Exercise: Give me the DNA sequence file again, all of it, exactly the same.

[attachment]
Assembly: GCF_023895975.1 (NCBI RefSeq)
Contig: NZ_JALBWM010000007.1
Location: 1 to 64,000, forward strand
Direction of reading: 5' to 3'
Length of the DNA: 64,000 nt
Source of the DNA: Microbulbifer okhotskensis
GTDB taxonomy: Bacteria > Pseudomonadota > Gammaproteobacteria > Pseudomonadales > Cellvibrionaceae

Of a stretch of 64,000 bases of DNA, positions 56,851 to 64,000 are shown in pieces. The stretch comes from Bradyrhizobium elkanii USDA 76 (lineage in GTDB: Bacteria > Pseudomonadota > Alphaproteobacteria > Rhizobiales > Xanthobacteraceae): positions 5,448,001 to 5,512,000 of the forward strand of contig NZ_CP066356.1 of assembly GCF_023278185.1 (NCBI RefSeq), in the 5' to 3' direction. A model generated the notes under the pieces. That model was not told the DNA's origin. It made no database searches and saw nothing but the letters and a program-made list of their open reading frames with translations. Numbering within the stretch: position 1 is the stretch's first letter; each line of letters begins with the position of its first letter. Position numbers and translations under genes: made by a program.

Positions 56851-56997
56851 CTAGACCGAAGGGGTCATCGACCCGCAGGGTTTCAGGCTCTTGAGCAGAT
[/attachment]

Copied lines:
Assembly: GCF_023895975.1 (NCBI RefSeq)
Contig: NZ_JALBWM010000007.1
Location: 1 to 64,000, forward strand
Direction of reading: 5' to 3'
Length of the DNA: 64,000 nt
Source of the DNA: Microbulbifer okhotskensis
GTDB taxonomy: Bacteria > Pseudomonadota > Gammaproteobacteria > Pseudomonadales > Cellvibrionaceae

Of a stretch of 64,000 bases of DNA, positions 56,851 to 64,000 are shown in pieces. The stretch comes from Bradyrhizobium elkanii USDA 76 (lineage in GTDB: Bacteria > Pseudomonadota > Alphaproteobacteria > Rhizobiales > Xanthobacteraceae): positions 5,448,001 to 5,512,000 of the forward strand of contig NZ_CP066356.1 of assembly GCF_023278185.1 (NCBI RefSeq), in the 5' to 3' direction. A model generated the notes under the pieces. That model was not told the DNA's origin. It made no database searches and saw nothing but the letters and a program-made list of their open reading frames with translations. Numbering within the stretch: position 1 is the stretch's first letter; each line of letters begins with the position of its first letter. Position numbers and translations under genes: made by a program.

Positions 56851-56997
56851 CTAGACCGAAGGGGTCATCGACCCGCAGGGTTTCAGGCTCTTGAGCAGAT